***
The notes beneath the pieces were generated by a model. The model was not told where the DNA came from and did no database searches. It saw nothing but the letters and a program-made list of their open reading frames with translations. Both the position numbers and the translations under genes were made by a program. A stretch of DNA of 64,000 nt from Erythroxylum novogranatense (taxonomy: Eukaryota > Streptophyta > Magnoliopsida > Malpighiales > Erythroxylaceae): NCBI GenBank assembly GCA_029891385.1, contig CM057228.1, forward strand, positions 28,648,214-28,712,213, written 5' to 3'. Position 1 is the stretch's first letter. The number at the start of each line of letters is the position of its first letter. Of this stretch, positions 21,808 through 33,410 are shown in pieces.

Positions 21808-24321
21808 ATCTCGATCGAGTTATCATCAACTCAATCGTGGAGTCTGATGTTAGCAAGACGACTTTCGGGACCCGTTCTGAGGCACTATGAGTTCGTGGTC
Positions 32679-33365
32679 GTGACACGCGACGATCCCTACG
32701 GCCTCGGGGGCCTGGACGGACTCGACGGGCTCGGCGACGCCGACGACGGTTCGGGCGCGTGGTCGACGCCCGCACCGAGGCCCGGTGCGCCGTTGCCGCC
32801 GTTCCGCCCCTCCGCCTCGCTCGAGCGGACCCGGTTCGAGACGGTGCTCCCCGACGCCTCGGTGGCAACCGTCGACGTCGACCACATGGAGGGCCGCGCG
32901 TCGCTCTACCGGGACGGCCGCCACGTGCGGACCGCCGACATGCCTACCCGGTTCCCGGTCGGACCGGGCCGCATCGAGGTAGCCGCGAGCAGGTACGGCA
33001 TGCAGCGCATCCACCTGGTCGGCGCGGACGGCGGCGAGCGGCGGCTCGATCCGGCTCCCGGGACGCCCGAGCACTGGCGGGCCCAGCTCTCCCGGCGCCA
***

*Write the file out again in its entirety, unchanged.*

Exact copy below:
The notes beneath the pieces were generated by a model. The model was not told where the DNA came from and did no database searches. It saw nothing but the letters and a program-made list of their open reading frames with translations. Both the position numbers and the translations under genes were made by a program. A stretch of DNA of 64,000 nt from Erythroxylum novogranatense (taxonomy: Eukaryota > Streptophyta > Magnoliopsida > Malpighiales > Erythroxylaceae): NCBI GenBank assembly GCA_029891385.1, contig CM057228.1, forward strand, positions 28,648,214-28,712,213, written 5' to 3'. Position 1 is the stretch's first letter. The number at the start of each line of letters is the position of its first letter. Of this stretch, positions 21,808 through 33,410 are shown in pieces.

Positions 21808-24321
21808 ATCTCGATCGAGTTATCATCAACTCAATCGTGGAGTCTGATGTTAGCAAGACGACTTTCGGGACCCGTTCTGAGGCACTATGAGTTCGTGGTC
Positions 32679-33365
32679 GTGACACGCGACGATCCCTACG
32701 GCCTCGGGGGCCTGGACGGACTCGACGGGCTCGGCGACGCCGACGACGGTTCGGGCGCGTGGTCGACGCCCGCACCGAGGCCCGGTGCGCCGTTGCCGCC
32801 GTTCCGCCCCTCCGCCTCGCTCGAGCGGACCCGGTTCGAGACGGTGCTCCCCGACGCCTCGGTGGCAACCGTCGACGTCGACCACATGGAGGGCCGCGCG
32901 TCGCTCTACCGGGACGGCCGCCACGTGCGGACCGCCGACATGCCTACCCGGTTCCCGGTCGGACCGGGCCGCATCGAGGTAGCCGCGAGCAGGTACGGCA
33001 TGCAGCGCATCCACCTGGTCGGCGCGGACGGCGGCGAGCGGCGGCTCGATCCGGCTCCCGGGACGCCCGAGCACTGGCGGGCCCAGCTCTCCCGGCGCCA